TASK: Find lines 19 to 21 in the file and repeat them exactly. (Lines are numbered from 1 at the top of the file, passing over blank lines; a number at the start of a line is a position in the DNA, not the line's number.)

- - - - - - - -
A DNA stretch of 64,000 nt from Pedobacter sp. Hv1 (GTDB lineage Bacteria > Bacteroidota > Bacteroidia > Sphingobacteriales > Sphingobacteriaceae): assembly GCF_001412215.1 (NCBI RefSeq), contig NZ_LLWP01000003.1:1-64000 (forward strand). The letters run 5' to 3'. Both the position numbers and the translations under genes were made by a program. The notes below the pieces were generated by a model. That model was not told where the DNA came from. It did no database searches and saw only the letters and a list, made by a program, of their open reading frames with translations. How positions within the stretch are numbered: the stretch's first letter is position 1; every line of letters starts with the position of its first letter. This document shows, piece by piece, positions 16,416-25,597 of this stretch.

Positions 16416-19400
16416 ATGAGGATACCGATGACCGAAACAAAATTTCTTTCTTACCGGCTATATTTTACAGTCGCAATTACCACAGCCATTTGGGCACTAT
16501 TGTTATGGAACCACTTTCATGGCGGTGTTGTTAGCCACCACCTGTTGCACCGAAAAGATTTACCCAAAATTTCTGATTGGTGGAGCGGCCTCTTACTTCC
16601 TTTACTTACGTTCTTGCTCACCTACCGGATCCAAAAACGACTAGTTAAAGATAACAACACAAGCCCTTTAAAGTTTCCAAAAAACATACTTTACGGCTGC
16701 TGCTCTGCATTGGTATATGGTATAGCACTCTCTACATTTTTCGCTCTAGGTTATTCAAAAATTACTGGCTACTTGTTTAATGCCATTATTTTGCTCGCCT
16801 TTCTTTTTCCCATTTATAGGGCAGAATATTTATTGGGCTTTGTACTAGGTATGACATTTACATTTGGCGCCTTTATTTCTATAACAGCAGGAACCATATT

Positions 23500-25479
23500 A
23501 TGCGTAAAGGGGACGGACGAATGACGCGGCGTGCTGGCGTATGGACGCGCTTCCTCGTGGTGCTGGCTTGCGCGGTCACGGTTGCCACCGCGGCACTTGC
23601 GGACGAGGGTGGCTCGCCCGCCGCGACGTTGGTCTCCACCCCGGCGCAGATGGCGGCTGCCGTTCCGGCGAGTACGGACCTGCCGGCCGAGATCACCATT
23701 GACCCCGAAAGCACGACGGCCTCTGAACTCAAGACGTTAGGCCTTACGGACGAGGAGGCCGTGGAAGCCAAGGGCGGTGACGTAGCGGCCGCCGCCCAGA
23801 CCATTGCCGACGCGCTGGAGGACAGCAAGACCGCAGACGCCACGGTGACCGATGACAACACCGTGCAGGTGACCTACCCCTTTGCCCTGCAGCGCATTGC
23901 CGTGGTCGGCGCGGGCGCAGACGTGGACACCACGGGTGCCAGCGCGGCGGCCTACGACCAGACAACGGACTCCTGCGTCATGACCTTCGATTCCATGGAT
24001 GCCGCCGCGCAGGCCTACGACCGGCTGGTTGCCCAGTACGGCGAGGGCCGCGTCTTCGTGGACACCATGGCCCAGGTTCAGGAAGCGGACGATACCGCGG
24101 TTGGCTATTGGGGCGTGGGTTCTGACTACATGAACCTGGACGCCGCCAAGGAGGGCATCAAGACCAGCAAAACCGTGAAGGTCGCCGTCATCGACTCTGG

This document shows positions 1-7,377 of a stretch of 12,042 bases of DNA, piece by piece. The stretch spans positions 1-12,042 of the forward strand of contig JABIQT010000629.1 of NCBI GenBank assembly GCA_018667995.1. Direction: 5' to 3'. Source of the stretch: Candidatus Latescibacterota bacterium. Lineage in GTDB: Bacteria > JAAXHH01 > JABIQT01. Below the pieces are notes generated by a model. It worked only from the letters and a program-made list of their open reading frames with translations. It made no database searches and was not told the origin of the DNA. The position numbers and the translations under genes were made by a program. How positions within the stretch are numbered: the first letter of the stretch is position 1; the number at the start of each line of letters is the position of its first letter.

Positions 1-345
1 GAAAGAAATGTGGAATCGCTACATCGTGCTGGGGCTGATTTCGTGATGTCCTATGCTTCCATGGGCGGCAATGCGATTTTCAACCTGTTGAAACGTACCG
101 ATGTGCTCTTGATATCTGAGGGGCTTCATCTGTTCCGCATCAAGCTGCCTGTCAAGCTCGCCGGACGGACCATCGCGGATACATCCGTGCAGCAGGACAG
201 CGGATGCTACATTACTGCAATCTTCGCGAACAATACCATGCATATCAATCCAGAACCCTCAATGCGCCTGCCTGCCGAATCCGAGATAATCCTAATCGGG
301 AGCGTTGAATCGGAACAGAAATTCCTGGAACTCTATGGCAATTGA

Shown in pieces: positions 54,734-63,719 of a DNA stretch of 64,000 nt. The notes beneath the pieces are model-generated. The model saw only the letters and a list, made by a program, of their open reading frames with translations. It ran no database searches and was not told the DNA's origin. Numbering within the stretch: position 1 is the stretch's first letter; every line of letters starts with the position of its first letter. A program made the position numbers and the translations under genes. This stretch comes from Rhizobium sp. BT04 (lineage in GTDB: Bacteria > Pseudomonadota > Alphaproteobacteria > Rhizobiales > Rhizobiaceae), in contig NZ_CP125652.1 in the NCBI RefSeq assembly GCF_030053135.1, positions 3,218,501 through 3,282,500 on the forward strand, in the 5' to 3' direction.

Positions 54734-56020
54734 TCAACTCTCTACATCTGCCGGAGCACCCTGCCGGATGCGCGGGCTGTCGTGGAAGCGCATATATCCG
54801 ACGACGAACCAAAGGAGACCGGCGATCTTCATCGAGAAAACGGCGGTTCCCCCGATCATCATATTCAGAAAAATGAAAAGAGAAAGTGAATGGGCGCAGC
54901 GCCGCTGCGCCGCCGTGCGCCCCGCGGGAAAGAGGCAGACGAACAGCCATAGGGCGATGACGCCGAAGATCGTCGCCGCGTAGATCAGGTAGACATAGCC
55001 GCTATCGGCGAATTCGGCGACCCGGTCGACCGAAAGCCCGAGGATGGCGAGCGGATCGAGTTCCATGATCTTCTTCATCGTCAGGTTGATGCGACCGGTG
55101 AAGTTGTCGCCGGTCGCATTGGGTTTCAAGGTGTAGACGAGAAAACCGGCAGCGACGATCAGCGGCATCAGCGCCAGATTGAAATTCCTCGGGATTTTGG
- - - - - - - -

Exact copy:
1 GAAAGAAATGTGGAATCGCTACATCGTGCTGGGGCTGATTTCGTGATGTCCTATGCTTCCATGGGCGGCAATGCGATTTTCAACCTGTTGAAACGTACCG
101 ATGTGCTCTTGATATCTGAGGGGCTTCATCTGTTCCGCATCAAGCTGCCTGTCAAGCTCGCCGGACGGACCATCGCGGATACATCCGTGCAGCAGGACAG
201 CGGATGCTACATTACTGCAATCTTCGCGAACAATACCATGCATATCAATCCAGAACCCTCAATGCGCCTGCCTGCCGAATCCGAGATAATCCTAATCGGG